- Stage II — cancer exhibiting greater growth and extension of tumour through the wall of the colon or rectum into adjacent structures.
- Stage III — cancer involving spread of the cancer to local lymph nodes (metastasis).
- Stage IV (most advanced cancer) — cancer having spread (metastasized) to distant organs, usually the liver and lungs, or lymph nodes far from the original tumour.
The primary treatments for colorectal cancer are surgery to remove cancer cells, and chemotherapy and radiation therapy to kill cancer cells.
For most people with stage I and stage II colorectal cancer, surgery alone is the only treatment required. However, once the cancer has spread to local lymph nodes (stage III), the risk of the cancer returning remains high even if all visible evidence of the cancer has been removed by the surgery. In this case, chemotherapy is likely to be used to lower the risk of the cancer returning.
There are several different options for chemotherapy for the treatment of colorectal cancer. The simplest treatments involve a single type of chemotherapy drug, given either by pill or by injection into a vein, but often a combination of chemotherapy drugs is recommended. Chemotherapy is typically given for a total of 6 months.
Once colorectal cancer has spread to other parts of the body (stage III and IV cancer), chemotherapy is the best treatment, and although not curative it can extend life expectancy and quality of life. Chemotherapy might also be used to shrink a large cancer to make it easier to remove with surgery.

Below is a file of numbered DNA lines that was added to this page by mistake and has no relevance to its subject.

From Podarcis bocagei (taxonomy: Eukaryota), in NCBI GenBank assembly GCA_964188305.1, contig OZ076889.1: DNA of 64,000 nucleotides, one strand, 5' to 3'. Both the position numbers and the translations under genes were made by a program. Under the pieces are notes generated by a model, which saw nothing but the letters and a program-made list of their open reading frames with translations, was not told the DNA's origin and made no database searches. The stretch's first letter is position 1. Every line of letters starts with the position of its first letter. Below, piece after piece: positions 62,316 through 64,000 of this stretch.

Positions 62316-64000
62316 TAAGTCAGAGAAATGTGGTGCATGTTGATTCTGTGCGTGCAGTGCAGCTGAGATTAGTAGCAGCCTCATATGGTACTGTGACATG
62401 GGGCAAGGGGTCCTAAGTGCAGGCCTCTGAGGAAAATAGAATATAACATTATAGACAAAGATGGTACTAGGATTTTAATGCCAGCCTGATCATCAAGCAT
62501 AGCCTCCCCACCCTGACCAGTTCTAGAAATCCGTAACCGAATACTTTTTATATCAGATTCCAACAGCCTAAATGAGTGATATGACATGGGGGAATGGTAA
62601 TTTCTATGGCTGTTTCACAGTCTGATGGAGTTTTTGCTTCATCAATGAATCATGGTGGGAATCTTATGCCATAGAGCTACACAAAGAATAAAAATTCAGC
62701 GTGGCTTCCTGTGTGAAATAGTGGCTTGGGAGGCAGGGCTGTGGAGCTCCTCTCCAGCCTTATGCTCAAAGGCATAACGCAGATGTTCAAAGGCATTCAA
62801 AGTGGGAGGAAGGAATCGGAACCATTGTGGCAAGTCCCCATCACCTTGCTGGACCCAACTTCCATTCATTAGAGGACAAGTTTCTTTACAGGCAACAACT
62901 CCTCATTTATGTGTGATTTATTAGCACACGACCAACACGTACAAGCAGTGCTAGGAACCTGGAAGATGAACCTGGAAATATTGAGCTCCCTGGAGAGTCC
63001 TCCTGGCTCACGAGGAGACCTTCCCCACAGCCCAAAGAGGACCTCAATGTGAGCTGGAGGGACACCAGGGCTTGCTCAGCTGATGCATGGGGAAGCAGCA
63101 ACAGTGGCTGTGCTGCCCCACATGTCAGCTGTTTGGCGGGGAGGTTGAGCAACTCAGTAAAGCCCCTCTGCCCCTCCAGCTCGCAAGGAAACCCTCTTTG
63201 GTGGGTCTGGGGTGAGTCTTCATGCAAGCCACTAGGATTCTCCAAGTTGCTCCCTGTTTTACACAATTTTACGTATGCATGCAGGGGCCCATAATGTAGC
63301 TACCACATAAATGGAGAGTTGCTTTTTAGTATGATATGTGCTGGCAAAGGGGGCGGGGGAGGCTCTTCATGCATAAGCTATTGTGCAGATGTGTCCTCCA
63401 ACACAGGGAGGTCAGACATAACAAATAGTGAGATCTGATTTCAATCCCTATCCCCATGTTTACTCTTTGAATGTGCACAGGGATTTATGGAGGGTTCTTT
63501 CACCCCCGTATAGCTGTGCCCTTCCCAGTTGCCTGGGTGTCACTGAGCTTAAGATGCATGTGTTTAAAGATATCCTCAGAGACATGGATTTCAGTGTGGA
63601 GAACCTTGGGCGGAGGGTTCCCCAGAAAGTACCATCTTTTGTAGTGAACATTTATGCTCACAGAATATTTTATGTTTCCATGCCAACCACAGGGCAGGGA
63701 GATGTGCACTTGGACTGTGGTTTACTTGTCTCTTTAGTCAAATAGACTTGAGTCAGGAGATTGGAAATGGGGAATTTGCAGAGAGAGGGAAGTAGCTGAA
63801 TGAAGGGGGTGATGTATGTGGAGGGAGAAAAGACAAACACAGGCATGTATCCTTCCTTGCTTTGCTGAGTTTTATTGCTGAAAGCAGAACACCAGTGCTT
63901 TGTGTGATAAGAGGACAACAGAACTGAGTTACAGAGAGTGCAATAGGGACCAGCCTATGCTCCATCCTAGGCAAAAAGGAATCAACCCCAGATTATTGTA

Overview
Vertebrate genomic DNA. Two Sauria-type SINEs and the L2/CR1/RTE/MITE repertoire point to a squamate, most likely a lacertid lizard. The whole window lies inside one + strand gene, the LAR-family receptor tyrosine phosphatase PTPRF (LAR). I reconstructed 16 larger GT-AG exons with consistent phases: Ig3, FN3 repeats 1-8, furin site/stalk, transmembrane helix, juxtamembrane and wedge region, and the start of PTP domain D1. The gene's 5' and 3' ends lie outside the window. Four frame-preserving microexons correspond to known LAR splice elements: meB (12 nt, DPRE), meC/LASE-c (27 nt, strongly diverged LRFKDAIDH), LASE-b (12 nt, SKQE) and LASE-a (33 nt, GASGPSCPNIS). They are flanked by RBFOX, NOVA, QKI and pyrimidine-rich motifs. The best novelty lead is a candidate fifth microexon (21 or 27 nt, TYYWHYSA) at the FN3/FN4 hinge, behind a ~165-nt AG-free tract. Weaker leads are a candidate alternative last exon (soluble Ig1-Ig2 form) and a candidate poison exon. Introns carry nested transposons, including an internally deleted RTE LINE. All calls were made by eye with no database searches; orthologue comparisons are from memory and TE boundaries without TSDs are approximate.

Radiation therapy (radiotherapy)
Radiation therapy involves the use of powerful beams of energy to kill cancer cells. It is usually used for cancer of the rectum since tumours in the rectum are often more difficult to remove surgically than are tumours in other parts of the bowels. Radiation therapy might also be used to shrink a large cancer to make it easier to remove with surgery.
Targeted drug therapy
Targeted drug treatments focus on specific abnormalities present within cancer cells. This includes the use of man-made drugs that act like antibodies in the immune system. Targeted drug therapy is typically reserved for people with advanced colon cancer and is usually combined with chemotherapy.
Immunotherapy is a type of targeted therapy used in the treatment of advanced colon cancer to boost the body’s immune system ability to fight cancer. In some cases, cancer cells are tested to see if they are likely to respond to immunotherapy.
The specific cause of bowel cancers is not known but lifestyle factors may contribute to its development. Therefore, making the following lifestyle changes, or modifications, may lower the risk of developing bowel cancers:
- Maintaining a healthy body weight
- Being physically active
- Eating a diet rich in whole grains, cereals, fruit, and vegetables
- Reducing intake of red or processed meats, animal fats, salt, and sugars
- Drinking alcohol in moderation
- Stopping smoking.
Screening for bowel cancer
The aim of screening is to find bowel cancer at an early stage before it spreads, which increases the chances that it can be successfully treated.
In New Zealand, the National Bowel Screening Programme is a free programme to help detect bowel cancer. A bowel screening test is offered every two years to men and women aged 60 to 74 years who are eligible for publicly-funded healthcare. More information, including who should do the test, is available by calling 0800 924 432.
The Cancer Society of New Zealand operates a phone service staffed by specialist nurses to support patients diagnosed with cancer, including bowel/colorectal cancer, as well as their friends and families.
Cancer Society of New Zealand
Freephone: 0800 CANCER (226 237)
Bowel Cancer New Zealand is a nationwide patient-led charity that aims to reduce the impact of bowel cancer on the community by raising awareness and providing education, advocacy, research, and support services for bowel cancer patients and their families.
Bowel Cancer New Zealand
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Last updated: December 2020